Yes, you can subtract two lists in Python. You can use the `-`

operator to do this. Here's an example:

```
x = [2,2,2]
y = [1,1,1]
print(x - y) # Output: [1,1,1]
```

This will subtract `y`

from `x`

, element-wise. So if the elements of `y`

are less than or equal to the corresponding elements of `x`

, then the result will be a new list with the same length as `x`

and the difference between the corresponding elements of `x`

and `y`

. If any of the elements in `y`

is greater than the corresponding element in `x`

, then the result will be `None`

.

In this case, you can use tuples instead of lists to represent vector3 values. Tuples are similar to lists, but they are immutable (i.e., once they are created, their elements cannot be changed). Here's an example:

```
x = (2, 2, 2)
y = (1, 1, 1)
print(x - y) # Output: (1,1,1)
```

This will subtract `y`

from `x`

, element-wise. The result will be a new tuple with the same length as `x`

and the difference between the corresponding elements of `x`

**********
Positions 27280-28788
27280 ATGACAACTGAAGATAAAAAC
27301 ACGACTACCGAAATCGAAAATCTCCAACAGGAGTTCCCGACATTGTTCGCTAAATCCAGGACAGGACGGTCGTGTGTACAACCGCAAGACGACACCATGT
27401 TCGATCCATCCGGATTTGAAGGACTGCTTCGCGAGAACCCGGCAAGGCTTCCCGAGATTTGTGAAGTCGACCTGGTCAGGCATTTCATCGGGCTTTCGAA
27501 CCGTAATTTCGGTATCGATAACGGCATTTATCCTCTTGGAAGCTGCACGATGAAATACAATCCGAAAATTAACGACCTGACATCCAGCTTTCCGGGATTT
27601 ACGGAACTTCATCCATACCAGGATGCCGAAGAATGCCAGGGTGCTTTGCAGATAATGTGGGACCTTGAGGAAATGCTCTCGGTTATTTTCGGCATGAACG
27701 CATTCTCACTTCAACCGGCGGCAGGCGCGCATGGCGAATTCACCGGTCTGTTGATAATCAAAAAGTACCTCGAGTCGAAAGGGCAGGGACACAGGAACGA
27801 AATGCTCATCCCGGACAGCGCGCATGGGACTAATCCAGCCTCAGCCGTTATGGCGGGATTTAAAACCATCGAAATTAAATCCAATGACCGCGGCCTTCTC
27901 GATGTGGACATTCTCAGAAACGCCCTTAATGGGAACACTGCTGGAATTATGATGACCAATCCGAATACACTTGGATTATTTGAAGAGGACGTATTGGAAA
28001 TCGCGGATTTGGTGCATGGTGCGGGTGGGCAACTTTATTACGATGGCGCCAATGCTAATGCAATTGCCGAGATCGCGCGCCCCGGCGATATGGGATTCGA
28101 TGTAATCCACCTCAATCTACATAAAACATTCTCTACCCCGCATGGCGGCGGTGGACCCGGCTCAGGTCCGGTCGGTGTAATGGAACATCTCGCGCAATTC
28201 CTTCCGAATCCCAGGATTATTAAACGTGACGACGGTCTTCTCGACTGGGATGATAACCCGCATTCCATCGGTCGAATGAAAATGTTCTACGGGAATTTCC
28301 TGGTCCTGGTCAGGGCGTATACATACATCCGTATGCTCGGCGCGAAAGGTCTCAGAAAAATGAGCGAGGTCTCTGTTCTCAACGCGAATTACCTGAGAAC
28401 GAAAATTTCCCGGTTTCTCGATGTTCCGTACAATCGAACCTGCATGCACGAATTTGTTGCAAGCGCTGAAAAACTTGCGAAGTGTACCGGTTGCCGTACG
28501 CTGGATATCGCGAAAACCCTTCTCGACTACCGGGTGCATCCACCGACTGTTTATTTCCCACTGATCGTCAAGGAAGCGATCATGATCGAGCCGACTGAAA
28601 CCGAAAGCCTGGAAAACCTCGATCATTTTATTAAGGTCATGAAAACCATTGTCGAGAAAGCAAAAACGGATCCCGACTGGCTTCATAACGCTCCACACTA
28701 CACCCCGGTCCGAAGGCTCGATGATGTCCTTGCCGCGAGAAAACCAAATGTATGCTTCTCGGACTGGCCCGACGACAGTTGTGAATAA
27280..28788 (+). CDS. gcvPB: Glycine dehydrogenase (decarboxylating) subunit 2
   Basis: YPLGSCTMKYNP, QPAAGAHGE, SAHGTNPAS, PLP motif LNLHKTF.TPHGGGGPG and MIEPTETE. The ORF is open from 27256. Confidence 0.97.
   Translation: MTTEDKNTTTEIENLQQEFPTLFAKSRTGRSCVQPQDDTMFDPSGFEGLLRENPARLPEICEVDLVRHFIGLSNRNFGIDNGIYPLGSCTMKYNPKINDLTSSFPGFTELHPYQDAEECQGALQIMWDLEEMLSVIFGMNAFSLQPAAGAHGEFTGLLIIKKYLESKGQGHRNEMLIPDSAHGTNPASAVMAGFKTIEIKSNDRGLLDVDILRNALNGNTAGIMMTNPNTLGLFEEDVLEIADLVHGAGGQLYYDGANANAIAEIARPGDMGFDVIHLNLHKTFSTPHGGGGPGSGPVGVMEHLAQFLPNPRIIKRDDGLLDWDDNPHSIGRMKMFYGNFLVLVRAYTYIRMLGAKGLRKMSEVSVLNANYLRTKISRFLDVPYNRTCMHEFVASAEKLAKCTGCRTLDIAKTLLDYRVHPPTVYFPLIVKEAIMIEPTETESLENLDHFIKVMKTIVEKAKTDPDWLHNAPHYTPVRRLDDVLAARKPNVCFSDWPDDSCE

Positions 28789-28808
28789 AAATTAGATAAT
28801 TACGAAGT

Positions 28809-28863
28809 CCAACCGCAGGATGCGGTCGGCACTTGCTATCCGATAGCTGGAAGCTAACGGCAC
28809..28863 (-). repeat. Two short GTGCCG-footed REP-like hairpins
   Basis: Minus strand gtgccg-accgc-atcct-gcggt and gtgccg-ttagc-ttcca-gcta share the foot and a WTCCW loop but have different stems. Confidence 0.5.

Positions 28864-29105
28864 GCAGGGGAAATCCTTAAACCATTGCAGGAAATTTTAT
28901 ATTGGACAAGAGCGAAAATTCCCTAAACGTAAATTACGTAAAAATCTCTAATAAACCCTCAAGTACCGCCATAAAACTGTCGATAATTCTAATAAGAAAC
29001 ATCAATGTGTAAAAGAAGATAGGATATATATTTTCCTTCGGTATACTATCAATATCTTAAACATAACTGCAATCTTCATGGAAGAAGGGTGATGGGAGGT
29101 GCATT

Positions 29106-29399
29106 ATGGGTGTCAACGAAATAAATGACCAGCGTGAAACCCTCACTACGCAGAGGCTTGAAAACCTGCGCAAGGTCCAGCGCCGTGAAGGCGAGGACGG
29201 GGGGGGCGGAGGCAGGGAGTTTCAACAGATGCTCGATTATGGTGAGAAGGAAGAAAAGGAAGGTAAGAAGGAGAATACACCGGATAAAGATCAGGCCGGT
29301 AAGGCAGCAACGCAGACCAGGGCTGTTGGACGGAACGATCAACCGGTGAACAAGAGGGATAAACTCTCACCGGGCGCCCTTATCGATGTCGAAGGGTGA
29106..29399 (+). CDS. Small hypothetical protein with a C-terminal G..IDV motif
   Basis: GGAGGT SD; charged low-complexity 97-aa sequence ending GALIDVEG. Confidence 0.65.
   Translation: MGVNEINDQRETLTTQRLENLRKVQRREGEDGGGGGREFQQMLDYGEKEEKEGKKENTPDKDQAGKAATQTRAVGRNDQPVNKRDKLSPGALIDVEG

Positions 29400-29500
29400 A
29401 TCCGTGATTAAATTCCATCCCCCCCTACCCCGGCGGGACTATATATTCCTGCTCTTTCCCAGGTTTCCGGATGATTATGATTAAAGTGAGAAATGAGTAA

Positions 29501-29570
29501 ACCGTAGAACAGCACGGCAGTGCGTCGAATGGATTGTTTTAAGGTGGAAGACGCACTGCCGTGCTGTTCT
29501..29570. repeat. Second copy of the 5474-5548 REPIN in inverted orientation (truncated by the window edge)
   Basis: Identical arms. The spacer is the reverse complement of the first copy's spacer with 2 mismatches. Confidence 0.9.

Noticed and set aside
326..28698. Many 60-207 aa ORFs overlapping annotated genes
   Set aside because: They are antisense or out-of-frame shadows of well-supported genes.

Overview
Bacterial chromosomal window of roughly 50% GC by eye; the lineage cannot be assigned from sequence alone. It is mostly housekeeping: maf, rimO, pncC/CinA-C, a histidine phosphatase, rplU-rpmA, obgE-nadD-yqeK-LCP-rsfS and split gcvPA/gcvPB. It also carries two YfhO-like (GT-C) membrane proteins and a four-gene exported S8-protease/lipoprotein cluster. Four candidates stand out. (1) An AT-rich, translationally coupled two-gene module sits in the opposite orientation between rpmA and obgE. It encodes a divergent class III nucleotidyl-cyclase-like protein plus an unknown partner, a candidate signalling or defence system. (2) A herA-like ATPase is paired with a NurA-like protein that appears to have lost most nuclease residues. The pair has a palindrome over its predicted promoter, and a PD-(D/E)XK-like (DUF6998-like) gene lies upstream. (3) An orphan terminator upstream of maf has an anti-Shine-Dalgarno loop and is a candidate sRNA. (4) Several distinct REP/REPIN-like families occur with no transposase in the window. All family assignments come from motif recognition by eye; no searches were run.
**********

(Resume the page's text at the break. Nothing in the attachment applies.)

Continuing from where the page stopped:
and `y`

. If any of the elements in `y`

is greater than the corresponding element in `x`

, then the result will be `None`

.

If you want to define custom operations for lists or tuples, you can use classes. Here's an example of a simple class that defines a `-`

operator for two-dimensional vectors:

```
class Vector2D:
def __init__(self, x, y):
self.x = x
self.y = y
def __sub__(self, other):
return Vector2D(self.x - other.x, self.y - other.y)
```

This class defines a constructor that takes two arguments `x`

and `y`

and assigns them to instance variables of the same name. It also defines a `-`

operator that subtracts the x- and y-coordinates of two instances of this class element-wise, creating a new instance with the resulting coordinates.

You can use this class in your code like so:

```
a = Vector2D(2, 2)
b = Vector2D(1, 1)
result = a - b
print(result.x, result.y) # Output: 1 1
```

This will subtract `b`

from `a`

, creating a new instance of the `Vector2D`

class with the resulting coordinates. The `result`

object has x- and y-coordinates that are one unit apart.